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Jizen-keiken 自全経験.


Self-sufficient and independent experience.

Cf. Miyamoto Wakichi et al, eds., Japanese Dictionary of Philosophy (Tokyo: Iwanami Shoten, 1922), p. 396:


“This is a term that Motora Yūjirō 元良勇次郎 (1858–1912) coined for defining the ‘experience that, without waiting for the other, satisfies the demand of the self in itself,” namely experience that is ‘satisfactory in and of itself.’ It stands in opposition to the ‘dependent experience’ (fuzen-keiken 不全経験) which signifies the ‘experience that is incapable of satisfying the self’s demand in and of itself but depends on the other for its completion,’ namely ‘the experience that points toward an other that is absent and completes itself through the realization of the other.’ For instance, when we see a piece of red paper in front of our eyes and see it as being both red and smooth, our feeling of the red is satisfactory in itself; hence, it is a jizenkeiken, while the smoothness of the paper can be discovered only through touching it. It is only suggested in our vision, and given indirectly; hence it belongs to the fuzenkeiken. The most content of our usual experiences belongs to this fuzen-keiken and our world is generally the suggested world. This means that, on the one hand, there are developments and expansions of the range of our experience while, on the other, contradictions and errors are generated. That is because the new relations are developed through the realization of the suggested content, while simultaneously the complicated suggestions contradict with each other or generate the suggestions that do not comply to the facts.” Motora studied empirical psychology, philosophy (under John Dewey), and received a PhD in philosophy at Johns Hopkins University in 1888. He became the first psychologist in Japan and left many works on psychology, education, and philosophy of religion.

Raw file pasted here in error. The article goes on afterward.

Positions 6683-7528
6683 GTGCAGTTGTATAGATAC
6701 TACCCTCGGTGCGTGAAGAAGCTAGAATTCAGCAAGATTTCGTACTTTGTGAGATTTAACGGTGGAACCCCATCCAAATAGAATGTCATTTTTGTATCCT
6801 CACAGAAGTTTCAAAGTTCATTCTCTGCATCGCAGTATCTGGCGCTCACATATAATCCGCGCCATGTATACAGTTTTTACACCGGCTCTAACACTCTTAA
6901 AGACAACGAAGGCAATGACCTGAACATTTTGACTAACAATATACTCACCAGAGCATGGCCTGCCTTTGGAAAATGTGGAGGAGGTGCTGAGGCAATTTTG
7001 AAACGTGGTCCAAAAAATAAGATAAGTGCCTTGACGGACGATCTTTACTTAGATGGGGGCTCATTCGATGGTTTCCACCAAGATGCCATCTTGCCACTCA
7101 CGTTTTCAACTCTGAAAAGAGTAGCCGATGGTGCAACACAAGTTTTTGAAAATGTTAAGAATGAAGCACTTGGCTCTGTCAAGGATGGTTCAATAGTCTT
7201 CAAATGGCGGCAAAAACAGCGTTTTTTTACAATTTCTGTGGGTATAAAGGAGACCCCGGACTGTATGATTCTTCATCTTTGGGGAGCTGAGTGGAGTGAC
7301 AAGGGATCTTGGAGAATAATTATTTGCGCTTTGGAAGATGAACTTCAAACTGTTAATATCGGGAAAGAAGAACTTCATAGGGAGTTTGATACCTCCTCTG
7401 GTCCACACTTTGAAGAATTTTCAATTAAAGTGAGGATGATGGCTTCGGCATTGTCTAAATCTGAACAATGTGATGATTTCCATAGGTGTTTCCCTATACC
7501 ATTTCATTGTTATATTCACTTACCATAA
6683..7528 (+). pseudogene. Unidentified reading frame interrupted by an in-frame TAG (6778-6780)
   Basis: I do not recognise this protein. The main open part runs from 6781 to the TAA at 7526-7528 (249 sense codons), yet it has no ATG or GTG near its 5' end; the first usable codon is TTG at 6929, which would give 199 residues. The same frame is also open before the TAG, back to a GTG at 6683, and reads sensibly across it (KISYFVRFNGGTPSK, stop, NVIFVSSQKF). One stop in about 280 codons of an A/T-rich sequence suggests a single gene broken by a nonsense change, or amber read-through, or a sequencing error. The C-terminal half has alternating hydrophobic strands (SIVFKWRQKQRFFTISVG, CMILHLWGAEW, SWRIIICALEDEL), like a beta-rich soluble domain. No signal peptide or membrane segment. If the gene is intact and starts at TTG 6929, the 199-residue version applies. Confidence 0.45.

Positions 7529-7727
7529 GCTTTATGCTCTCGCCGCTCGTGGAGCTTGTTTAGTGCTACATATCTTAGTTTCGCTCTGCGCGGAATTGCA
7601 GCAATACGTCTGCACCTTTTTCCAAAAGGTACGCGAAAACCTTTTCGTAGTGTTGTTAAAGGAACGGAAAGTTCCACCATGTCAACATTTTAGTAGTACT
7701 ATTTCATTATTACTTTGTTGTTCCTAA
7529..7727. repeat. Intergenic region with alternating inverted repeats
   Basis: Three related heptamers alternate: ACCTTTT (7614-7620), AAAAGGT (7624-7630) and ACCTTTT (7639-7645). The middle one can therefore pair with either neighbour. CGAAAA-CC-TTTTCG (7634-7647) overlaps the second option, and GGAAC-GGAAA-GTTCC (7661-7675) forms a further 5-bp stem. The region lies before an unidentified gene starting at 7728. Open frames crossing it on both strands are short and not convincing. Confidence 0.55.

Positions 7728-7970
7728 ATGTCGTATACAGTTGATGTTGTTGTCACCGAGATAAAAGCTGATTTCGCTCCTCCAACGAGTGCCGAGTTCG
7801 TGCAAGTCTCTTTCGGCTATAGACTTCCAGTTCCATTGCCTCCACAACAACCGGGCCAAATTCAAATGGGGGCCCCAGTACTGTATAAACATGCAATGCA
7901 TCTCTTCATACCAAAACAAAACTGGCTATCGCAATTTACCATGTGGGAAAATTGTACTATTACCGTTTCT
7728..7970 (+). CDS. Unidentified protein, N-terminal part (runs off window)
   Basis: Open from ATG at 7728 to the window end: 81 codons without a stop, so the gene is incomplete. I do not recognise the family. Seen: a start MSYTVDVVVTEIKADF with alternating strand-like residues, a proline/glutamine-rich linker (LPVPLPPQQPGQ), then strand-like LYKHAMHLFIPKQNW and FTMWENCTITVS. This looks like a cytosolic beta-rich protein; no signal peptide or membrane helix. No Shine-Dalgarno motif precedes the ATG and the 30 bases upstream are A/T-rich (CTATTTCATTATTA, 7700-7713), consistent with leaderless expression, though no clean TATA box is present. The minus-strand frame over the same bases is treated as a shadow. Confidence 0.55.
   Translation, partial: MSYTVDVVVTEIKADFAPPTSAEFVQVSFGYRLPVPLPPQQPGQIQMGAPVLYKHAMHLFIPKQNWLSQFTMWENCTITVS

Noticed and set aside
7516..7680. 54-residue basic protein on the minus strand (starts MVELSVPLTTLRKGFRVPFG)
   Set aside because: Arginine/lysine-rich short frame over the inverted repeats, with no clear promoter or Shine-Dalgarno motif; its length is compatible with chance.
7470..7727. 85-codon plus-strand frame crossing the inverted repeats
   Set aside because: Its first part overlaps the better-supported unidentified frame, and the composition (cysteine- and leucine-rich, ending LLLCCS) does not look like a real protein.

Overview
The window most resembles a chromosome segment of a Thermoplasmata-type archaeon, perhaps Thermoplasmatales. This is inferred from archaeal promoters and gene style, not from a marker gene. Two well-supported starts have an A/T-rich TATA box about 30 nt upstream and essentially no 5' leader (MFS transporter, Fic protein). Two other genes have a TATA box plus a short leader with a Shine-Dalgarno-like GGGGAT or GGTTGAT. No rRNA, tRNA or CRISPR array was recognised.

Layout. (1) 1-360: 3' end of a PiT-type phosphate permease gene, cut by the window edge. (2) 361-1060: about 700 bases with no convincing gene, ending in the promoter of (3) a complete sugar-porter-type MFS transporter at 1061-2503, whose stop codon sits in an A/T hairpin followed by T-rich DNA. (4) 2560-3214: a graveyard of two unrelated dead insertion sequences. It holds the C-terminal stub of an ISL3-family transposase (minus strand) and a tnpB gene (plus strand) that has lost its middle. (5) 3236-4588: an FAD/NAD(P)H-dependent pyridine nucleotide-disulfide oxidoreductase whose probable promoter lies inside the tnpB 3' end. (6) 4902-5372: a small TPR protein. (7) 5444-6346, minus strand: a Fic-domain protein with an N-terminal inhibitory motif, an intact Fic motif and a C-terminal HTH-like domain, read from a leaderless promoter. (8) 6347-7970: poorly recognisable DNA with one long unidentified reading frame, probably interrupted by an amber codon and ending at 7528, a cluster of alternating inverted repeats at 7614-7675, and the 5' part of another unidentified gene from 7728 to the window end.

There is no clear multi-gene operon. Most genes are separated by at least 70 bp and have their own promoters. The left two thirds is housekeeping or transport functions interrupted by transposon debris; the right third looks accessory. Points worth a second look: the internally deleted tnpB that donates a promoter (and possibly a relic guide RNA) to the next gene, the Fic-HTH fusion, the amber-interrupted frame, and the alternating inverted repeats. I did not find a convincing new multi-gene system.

Takeshi Morisato


Author Citation Information

Morisato, Takeshi, "Jizen-keikein", ODIP: The Online Dictionary of Intercultural Philosophy (2018), Thorsten Botz-Bornstein (ed.), URL = <>.

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